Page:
Social movements in the wake of the financial crisis have shifted from the counter-summits and world social forums of the global justice movement to the camps of the anti-austerity mobilizations, and from a clear focus on building ‘another Europe’ to more domestically embedded issues. Among other reasons, this turn away from the EU can be linked to contracting political opportunities for social justice movements at the European level. This article addresses the closure of opportunities at the EU level for the work of social movement groups campaigning on specific EU policies. We reflect on the complexity of the EU’s political opportunity structure prior to the financial crisis, before examining changes to the EU’s architecture effected through responses to the crises and outlining arguments on how EU-level opportunities around socio-economic issues in particular have shrunk as a result. We then show how the perception of other political opportunities at the EU level is affected by the austerity response by drawing on campaigns that sought to exploit new opportunities included in the Lisbon Treaty and designed to increase citizens’ input. Opportunities introduced by changes made in the Lisbon Treaty are perceived through the prism of contracted opportunities flowing from power shifts caused by the response to the financial crisis.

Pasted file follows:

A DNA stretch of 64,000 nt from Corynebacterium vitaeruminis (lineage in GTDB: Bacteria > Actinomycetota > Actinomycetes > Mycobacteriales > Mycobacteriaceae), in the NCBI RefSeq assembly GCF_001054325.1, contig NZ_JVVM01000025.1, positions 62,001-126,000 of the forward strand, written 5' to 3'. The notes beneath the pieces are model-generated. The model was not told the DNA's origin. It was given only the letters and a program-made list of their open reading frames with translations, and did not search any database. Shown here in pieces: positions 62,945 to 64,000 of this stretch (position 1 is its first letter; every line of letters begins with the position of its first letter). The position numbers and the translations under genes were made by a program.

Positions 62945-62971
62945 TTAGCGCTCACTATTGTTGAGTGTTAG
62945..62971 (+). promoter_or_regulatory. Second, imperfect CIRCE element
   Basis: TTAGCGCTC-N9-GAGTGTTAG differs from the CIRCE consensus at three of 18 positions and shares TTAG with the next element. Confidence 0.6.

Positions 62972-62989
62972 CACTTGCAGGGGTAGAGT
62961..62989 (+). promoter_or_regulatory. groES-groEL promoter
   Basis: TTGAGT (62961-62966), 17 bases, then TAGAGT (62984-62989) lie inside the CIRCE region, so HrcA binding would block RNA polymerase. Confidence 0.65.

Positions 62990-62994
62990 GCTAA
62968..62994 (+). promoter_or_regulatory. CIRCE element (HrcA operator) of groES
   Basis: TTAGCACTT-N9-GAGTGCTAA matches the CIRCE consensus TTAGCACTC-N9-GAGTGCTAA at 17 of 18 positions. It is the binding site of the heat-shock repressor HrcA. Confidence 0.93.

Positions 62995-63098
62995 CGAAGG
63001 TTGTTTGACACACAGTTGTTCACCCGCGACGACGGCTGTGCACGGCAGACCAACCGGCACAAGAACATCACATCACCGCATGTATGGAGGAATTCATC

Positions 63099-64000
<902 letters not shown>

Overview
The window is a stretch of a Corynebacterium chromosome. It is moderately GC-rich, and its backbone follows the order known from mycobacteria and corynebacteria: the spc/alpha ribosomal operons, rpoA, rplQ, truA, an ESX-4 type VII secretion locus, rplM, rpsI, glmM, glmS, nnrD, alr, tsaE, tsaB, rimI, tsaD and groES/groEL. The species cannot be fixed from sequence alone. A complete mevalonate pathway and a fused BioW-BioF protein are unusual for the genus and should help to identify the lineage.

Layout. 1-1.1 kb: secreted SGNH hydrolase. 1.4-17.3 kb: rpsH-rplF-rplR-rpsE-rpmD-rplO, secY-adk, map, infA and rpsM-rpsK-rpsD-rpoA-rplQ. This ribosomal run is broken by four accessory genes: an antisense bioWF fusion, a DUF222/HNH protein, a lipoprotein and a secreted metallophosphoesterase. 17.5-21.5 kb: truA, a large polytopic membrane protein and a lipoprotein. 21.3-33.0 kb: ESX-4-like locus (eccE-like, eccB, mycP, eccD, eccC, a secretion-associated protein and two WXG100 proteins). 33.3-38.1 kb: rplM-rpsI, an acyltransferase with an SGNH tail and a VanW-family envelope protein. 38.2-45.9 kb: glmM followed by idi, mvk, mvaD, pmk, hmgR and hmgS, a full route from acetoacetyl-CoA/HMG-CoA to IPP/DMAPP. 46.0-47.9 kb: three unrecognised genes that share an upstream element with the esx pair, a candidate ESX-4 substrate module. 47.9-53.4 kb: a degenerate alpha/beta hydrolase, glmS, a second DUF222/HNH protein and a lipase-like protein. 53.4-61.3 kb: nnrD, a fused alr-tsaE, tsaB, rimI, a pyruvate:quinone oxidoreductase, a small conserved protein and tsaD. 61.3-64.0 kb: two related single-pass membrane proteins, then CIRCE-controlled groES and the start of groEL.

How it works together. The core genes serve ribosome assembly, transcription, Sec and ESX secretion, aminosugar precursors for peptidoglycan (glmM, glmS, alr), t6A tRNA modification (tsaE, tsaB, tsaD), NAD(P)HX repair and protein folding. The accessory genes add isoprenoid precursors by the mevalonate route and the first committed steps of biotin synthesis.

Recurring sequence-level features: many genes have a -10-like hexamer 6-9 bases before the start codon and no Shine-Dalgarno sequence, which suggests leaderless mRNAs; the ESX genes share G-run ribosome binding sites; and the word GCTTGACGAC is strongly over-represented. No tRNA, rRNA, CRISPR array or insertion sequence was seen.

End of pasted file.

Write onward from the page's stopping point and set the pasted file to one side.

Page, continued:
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Donatella della Porta acknowledges the support of the ERC Advanced Scholars’ grant on Mobilizing for Democracy. Both authors thank the reviewers and David Bailey for comments and suggestions.
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della Porta, D., Parks, L. Social movements, the European crisis, and EU political opportunities. Comp Eur Polit 16, 85–102 (2018). https://doi.org/10.1057/s41295-016-0074-6
- social movements
- European Union
- political opportunity
- Anti-counterfeiting trade agreement
- European citizens’ initiative